Cougs and Mountaineers compare notes

WSU OFFENSIVE coordinator Todd Sturdy and Dana Holgorsen, the newly named head coach at West Virginia, have been friends since their days playing college ball together at St. Ambrose in Davenport, Iowa. And now in their professional lives, that friendship is paying dividends.

It's common for coaches to visit other schools to talk shop and a few months back after the Cougs' spring football drills had concluded, Paul Wulff sent Todd Sturdy and Steve Morton over to West Virginia for two days.

"We did have some of our offensive staff spend time at West Virginia. We do some things that are similar to what Dana Holgorsen does and Dana has talked about wanting to do this for a while… Todd knows the Holgorsen family, Dana's brother Brett was also a roommate and teammate of Todd's," said Wulff.

Dana Holgorsen has drawn wide acclaim over the past 10 years as an offensive mastermind at Oklahoma State, Texas Tech and Houston. He's a disciple of Hal Mumme, who is known for his "Air Raid" offense, predicated on throwing the ball early and often.

But don't expect new, sweeping changes in the Cougar offense or for Wazzu to suddenly start throwing the ball 70 times a game.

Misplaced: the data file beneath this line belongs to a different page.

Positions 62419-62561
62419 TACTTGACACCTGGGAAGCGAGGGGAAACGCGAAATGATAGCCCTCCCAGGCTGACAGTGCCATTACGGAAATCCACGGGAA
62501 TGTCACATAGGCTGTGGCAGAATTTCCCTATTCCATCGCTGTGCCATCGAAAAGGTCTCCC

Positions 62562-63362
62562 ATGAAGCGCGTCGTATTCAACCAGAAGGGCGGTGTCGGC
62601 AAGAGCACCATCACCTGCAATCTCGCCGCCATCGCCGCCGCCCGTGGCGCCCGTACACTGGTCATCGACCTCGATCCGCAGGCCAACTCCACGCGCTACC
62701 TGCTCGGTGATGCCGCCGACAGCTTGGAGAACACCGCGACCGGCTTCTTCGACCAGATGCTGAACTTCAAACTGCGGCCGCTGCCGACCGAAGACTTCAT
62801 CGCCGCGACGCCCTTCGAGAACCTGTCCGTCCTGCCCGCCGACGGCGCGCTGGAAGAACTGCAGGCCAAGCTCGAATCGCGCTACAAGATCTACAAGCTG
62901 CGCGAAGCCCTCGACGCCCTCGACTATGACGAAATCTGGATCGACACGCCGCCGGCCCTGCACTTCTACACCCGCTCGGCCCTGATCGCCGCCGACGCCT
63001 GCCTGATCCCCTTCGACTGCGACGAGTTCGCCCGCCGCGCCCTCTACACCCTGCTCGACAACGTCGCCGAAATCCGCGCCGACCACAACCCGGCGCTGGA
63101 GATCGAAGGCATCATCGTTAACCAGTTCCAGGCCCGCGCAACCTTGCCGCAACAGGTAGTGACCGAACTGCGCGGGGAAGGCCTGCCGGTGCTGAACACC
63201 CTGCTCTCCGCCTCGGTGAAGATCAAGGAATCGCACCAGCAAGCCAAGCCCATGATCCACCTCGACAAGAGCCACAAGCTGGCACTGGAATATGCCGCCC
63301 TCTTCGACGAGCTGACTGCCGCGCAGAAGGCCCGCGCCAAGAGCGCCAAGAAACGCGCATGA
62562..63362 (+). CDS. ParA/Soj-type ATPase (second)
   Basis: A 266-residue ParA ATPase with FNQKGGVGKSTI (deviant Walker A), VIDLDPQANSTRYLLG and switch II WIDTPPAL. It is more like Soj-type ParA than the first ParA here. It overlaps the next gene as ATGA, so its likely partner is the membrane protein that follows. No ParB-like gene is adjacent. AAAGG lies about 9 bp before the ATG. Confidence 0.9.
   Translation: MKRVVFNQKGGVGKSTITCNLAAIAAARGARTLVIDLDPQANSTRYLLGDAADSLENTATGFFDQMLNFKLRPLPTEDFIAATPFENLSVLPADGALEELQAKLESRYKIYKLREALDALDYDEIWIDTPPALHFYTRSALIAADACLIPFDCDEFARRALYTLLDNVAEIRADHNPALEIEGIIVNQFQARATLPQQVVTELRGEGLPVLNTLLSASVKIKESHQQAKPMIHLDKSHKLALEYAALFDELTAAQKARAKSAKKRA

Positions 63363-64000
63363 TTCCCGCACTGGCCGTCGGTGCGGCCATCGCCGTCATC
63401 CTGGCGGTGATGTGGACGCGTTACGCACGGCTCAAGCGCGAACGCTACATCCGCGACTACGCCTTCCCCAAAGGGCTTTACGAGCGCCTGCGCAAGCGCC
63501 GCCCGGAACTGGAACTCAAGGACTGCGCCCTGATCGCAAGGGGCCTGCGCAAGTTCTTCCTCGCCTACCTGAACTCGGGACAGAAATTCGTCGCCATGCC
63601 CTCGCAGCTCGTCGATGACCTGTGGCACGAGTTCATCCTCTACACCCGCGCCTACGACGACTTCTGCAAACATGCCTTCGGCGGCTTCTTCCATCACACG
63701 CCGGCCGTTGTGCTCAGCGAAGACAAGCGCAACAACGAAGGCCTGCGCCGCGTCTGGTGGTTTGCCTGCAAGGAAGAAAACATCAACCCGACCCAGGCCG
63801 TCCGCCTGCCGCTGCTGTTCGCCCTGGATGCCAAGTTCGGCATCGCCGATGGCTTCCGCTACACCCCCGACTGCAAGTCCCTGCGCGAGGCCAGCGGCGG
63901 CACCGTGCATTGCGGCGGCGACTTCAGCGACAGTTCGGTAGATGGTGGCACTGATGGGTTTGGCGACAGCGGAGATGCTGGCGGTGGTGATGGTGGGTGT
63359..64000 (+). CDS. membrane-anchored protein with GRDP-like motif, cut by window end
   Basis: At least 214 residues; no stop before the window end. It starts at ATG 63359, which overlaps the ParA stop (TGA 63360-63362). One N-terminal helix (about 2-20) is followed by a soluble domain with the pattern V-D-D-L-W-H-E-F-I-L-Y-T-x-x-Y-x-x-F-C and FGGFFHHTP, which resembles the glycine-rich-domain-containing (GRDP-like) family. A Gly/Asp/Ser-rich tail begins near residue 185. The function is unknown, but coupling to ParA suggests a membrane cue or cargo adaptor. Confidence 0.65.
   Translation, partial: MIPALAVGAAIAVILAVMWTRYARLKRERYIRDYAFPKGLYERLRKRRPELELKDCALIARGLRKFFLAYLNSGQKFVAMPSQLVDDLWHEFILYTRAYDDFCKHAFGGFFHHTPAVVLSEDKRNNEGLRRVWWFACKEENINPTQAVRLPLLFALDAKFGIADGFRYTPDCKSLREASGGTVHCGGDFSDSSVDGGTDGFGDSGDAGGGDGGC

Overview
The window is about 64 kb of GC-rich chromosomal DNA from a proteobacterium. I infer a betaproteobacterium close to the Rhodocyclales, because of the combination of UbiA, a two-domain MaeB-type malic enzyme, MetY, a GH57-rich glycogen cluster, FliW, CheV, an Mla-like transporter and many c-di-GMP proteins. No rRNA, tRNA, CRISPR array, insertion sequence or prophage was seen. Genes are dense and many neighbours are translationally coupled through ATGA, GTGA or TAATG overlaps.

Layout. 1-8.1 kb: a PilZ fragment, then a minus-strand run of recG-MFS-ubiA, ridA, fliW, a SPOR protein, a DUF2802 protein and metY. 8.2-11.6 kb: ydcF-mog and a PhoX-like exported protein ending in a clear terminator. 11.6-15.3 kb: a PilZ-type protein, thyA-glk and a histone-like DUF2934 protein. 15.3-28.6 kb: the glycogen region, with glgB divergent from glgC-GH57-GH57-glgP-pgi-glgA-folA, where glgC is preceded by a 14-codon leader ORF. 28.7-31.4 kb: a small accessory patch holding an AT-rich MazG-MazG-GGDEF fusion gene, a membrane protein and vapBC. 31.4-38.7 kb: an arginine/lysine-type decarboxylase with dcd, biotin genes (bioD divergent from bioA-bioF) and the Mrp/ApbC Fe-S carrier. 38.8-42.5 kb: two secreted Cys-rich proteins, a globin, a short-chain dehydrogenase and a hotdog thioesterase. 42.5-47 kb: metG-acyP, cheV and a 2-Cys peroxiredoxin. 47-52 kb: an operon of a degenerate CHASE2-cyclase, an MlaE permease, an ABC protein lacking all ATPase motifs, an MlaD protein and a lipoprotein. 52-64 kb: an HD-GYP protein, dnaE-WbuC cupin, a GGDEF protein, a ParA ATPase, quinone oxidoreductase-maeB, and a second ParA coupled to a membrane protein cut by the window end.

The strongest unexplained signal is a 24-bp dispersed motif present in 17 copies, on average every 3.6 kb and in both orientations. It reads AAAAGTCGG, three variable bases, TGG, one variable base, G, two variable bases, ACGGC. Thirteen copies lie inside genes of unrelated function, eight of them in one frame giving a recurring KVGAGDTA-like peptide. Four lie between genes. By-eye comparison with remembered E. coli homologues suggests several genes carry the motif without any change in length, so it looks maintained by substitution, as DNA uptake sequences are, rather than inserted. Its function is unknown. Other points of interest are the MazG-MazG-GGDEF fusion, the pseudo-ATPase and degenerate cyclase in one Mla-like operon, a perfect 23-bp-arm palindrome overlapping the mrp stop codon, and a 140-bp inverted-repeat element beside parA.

Among other things, Wulff said the trip down served as an affirmation of the things Wazzu is already doing offensively. The trip also was about West Virginia learning what they could from the WSU staff -- the Cougs didn't exactly light up the scoreboard in their 2010 meeting with OSU, the Cowboys won handily by a score of 65-17. But Holgorsen, who joined OSU in '10, was nevertheless intrigued.

"He said that he really liked the things we were doing offensively," said Wulff.

And although big changes won't be in the offing as a result of the trip, the two days Sturdy and Morton spent at West Virginia were productive and there may be some subtle tweaks here and there. Without giving away any state secrets, there are things WSU could wind up implementing in various areas.

Not wholesale changes, but more like finishing touches.

The sharing of ideas between staffs in the offseason is about if the other guys are doing it a little differently, and is that something that can make you better, said Wulff.

"We're always looking at ways to be successful. That's what I came here to do, and we're doing just that," he said.

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